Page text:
In addition, smoke testing helps to find where storm water and other surface water gets into the sewer system. Keeping unnecessary water out of sewers makes treating our wastewater more efficient and cost-effective.
No. The "smoke" is not true smoke. It is a harmless white vapour which is safe for humans, animals and plants. It leaves no residue or stains, is not a fire hazard, and will disappear rapidly without leaving an odour.
Since any vapour can be an irritant, direct contact with the smoke may cause minor respiratory irritation in some people. People with respiratory problems such as chronic asthma or emphysema should avoid direct exposure to the smoke. Please contact the council to discuss your situation further if you have concerns about upcoming smoke testing.
Smoke appearing in your home may indicate that there is a problem with your plumbing. We suggest you contact a licensed plumber to inspect and make necessary repairs if you see smoke in your home during our testing.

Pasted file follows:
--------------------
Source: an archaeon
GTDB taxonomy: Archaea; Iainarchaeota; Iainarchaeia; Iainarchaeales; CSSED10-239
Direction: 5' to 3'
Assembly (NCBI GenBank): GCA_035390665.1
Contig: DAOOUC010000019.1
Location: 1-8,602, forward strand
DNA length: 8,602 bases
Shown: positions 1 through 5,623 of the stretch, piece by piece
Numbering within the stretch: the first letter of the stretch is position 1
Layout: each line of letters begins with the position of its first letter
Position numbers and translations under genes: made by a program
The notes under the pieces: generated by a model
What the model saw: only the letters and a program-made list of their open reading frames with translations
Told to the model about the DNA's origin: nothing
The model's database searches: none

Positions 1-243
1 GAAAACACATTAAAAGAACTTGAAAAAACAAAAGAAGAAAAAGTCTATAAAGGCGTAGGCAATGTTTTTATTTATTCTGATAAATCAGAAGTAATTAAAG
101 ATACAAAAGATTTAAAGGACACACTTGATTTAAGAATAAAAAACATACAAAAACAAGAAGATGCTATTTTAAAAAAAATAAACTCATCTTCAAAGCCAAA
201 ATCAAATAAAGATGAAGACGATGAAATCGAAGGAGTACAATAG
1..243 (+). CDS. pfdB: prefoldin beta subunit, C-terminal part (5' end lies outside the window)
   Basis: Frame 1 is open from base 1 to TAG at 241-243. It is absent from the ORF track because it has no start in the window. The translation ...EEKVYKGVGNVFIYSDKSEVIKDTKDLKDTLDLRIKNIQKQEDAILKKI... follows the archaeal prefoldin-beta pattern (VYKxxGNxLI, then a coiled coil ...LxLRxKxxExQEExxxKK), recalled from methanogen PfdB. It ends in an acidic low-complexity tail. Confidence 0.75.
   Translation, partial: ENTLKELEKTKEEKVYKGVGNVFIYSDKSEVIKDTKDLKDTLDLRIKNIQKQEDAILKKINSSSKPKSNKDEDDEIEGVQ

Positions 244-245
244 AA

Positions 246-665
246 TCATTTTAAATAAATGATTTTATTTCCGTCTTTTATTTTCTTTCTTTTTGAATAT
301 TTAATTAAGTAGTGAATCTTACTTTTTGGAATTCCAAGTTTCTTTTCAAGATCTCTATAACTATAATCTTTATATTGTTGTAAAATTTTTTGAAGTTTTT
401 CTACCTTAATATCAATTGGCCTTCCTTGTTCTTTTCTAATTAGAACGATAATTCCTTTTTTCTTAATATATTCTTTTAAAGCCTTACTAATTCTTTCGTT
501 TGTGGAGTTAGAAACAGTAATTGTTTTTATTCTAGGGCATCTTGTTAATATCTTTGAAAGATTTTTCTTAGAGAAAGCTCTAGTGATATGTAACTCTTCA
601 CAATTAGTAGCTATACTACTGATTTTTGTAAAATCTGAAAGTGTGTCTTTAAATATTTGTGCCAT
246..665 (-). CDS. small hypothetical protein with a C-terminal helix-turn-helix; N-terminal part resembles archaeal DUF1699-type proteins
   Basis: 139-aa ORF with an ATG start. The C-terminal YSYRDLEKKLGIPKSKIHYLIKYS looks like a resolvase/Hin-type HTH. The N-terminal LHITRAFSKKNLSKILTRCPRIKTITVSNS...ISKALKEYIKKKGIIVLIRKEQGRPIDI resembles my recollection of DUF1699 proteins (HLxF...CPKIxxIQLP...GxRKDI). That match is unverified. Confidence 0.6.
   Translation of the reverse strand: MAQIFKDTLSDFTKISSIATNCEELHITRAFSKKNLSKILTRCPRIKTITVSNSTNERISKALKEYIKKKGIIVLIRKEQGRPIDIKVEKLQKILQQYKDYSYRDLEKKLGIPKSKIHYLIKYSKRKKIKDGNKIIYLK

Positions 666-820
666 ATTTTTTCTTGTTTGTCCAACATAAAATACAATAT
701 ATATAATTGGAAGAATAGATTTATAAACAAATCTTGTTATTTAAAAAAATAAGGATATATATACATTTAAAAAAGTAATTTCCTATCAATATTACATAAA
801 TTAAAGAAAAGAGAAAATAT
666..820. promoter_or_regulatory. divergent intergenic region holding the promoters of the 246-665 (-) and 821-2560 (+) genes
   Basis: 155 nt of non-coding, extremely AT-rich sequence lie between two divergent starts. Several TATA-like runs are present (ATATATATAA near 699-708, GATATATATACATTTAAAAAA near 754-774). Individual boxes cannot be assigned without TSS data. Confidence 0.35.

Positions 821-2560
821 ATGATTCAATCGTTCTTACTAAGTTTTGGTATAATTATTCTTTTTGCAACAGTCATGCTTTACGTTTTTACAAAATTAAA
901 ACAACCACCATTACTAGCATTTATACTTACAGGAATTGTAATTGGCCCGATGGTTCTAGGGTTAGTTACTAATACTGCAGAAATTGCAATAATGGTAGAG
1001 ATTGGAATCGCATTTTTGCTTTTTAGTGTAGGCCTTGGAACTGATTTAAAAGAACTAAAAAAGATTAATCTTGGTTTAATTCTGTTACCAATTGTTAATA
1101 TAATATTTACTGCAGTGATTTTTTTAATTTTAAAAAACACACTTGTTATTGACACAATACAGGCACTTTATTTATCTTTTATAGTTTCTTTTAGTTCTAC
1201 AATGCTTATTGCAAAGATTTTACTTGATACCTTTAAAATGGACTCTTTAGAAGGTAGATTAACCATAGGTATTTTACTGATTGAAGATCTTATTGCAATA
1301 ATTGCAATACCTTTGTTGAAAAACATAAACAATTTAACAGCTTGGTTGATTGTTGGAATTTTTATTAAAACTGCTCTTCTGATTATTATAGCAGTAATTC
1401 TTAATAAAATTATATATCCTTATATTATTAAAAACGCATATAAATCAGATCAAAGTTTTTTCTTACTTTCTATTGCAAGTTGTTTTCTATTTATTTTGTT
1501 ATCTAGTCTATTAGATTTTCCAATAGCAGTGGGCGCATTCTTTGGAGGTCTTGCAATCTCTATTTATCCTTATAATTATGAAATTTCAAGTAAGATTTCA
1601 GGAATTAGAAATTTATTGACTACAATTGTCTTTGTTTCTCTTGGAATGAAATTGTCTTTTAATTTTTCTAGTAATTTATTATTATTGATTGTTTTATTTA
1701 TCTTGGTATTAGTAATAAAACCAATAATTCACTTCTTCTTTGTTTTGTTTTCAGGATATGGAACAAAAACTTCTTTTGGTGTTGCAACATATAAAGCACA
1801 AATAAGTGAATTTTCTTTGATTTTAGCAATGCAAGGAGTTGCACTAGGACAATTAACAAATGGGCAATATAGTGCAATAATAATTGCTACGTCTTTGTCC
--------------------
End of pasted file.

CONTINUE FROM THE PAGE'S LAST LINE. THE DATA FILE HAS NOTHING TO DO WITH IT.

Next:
For example, If your plumbing is installed and working properly, and you will have “U traps” filled with water that will prevent smoke entering your home.
A “trap” is a U-shaped section of your drain pipes. It is designed to fill with water to stop sewer gases getting into your home through sinks and drains (see image). If there is no water in the trap, it will not work properly.
Dry traps are most often found in floor drains and bathroom drains that are used rarely. Please thoroughly check your home. We recommend running some water into building drains and fixtures before smoke testing.
If smoke enters your home during the test, there may be problems with your plumbing, we recommend you contact your plumber immediately.